Government consumption did indeed rise faster than private consumption between 2015-16 and 2020-21, but only slightly more. And in the most recent two-year period, private consumption has outpaced government consumption.

This is actually quite striking — that government consumption remained stagnant in the period of the Covid-19 pandemic.

It reinforces the point that is not made strongly enough, that the government did very little to counter the adverse effects of the disease and the lockdowns, in terms of countercyclical measures or social protection.

Sluggish mass demand

The associated stagnation in mass demand is probably one reason why private investment has remained so muted, despite the massive fiscal sops and other incentives thrown to big business.

Figure 3 shows that both private corporate investment and household investment (which is often an indication of investment by micro-enterprises) have remained mostly flat as shares of GDP, and still not returned to levels achieved in 2015-16. The rise in public investment is the only thing that has kept aggregate investment rates broadly stable, but even so, the aggregate investment rate of 33.4 per cent in 2022-23 was still below the rate of 34.3 per cent achieved in 2011-12.

Disaggregating household consumption is one way of tracking the changes in the domestic market, and assessing how much of it is oriented to the provision of mass consumption goods. Figure 4 provides estimates of the compound annual growth rate (CAGR) of consumption expenditure by category in the nine years between 2014-15 and 2022-23 (the period of the Modi government).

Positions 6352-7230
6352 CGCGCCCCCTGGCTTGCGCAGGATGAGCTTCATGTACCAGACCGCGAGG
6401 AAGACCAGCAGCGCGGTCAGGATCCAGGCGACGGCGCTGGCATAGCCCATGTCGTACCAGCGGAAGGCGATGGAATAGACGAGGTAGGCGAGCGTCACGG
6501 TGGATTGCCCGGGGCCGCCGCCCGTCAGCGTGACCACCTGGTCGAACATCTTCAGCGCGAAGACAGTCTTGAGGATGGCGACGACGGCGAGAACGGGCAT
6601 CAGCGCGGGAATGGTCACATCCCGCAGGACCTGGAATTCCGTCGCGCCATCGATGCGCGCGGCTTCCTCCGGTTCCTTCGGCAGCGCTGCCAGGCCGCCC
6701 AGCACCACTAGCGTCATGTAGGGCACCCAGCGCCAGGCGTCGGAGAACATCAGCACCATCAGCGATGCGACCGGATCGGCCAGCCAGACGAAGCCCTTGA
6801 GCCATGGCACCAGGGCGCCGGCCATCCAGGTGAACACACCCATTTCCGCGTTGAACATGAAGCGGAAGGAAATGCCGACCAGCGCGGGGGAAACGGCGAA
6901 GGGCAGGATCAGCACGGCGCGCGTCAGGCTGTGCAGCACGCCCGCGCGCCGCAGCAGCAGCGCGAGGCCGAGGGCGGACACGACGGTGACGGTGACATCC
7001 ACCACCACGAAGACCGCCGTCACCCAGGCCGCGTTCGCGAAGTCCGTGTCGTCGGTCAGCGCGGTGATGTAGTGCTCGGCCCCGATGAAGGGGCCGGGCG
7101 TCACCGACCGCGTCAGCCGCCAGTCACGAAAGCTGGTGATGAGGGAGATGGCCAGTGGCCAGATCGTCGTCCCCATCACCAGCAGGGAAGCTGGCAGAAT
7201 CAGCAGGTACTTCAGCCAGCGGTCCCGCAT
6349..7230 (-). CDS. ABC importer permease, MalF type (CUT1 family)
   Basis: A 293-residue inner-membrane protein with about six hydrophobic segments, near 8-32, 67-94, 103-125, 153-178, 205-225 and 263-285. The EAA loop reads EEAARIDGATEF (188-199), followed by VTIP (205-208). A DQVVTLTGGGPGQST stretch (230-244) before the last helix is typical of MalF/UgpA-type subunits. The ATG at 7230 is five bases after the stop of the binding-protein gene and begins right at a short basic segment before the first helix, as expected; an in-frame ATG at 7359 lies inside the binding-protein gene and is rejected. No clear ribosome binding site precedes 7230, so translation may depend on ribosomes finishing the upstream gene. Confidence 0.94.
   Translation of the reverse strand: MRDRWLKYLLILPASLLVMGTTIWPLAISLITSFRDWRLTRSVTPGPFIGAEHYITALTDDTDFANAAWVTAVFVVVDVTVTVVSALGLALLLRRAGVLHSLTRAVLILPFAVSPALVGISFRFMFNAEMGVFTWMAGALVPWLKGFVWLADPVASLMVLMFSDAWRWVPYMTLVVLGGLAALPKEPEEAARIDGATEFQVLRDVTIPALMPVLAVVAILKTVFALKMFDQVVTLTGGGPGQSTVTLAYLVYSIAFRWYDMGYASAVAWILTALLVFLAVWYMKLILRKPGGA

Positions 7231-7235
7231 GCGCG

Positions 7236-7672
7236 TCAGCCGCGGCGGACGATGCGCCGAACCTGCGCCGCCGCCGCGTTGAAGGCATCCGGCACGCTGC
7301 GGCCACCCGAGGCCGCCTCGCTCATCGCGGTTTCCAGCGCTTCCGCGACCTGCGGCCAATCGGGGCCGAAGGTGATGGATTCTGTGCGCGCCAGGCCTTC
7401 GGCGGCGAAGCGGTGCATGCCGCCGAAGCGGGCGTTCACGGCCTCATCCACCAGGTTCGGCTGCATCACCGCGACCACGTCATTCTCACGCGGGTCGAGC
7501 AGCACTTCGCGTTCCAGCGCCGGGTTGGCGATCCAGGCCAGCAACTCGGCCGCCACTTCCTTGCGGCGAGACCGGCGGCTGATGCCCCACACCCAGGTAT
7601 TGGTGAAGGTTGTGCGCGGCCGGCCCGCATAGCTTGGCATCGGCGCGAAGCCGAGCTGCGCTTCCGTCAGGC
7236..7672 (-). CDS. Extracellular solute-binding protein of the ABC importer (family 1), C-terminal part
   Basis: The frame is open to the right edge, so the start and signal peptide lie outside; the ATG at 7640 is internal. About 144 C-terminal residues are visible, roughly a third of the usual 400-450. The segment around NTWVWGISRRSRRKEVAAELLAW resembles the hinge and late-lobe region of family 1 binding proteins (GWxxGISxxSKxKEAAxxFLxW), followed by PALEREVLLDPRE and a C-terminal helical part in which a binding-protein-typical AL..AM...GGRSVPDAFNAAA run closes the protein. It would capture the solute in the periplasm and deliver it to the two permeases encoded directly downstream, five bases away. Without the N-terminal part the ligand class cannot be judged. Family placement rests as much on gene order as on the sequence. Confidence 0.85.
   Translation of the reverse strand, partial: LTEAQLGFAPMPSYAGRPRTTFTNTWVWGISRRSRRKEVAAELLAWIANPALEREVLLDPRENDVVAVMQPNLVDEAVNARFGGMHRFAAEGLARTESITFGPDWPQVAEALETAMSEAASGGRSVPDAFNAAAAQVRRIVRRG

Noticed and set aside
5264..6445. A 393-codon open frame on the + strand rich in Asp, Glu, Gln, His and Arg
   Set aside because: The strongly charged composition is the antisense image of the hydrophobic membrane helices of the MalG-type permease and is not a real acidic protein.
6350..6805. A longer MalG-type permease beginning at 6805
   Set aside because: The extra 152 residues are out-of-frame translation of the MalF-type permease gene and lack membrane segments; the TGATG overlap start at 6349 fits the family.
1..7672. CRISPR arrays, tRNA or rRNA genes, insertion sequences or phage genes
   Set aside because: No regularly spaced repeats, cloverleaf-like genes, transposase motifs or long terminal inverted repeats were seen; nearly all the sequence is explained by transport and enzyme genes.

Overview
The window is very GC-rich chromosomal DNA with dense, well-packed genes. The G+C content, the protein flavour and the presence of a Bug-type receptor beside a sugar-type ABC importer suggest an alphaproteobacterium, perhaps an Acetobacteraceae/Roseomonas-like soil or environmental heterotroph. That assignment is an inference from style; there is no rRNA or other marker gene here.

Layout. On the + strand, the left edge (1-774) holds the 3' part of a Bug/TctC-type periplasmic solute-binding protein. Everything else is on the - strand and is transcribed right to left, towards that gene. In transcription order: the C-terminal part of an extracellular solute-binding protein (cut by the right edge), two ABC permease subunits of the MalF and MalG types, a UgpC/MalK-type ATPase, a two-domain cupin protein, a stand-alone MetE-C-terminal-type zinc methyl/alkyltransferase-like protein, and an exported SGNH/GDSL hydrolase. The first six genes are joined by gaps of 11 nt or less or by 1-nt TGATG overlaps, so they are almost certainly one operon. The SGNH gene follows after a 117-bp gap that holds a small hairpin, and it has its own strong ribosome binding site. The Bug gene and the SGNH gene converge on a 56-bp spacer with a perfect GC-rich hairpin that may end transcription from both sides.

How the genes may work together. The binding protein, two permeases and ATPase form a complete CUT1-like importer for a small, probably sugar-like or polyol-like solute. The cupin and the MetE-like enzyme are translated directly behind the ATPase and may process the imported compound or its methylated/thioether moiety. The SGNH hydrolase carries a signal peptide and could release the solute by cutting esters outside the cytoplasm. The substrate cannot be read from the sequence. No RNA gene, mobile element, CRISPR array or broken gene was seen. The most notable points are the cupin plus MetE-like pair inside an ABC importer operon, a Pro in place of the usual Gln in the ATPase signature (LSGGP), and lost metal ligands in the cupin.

Aggregate consumption spending increased by 5.13 per cent per annum over the period, but consumption on food and beverages increased more slowly, by only 4.8 per cent per year, while that on clothing and footwear went up by only 1.75 per cent per year. Spending on housing, water, fuel, etc. also increased by only 2.69 per cent per year. (In other words, the basic items that are more likely to be consumed by the poor increased more slowly than aggregate consumption.)

By contrast, expenditure on transport — and particularly on transport vehicles including luxury cars — went up sharply, especially in the last two years.

This is confirmed by the disaggregation according to type of consumption goods: the increase over this period was most rapid for durable consumer goods more likely to be purchased by the rich and upper middle classes (at a CAGR of 8.2 per cent per year) and much slower for non-durable goods (4.9 per cent) and semi-durable goods (2.7 per cent).

This confirms other evidence in terms of the stagnation of demand for Fast Moving Consumer Goods, especially in rural India, and for items like two-wheelers, even as demand for luxury consumption goods with high import content has increased dramatically.

There has been some excitement among those desperately searching for green shoots, about demand revival for two-wheeler vehicles in recent months. But such excitement needs to be tempered with the knowledge that such vehicles, along with a range of other spending, have always been associated with campaign spending before major elections.

A genuine revival in mass consumer demand will require a very different economic strategy.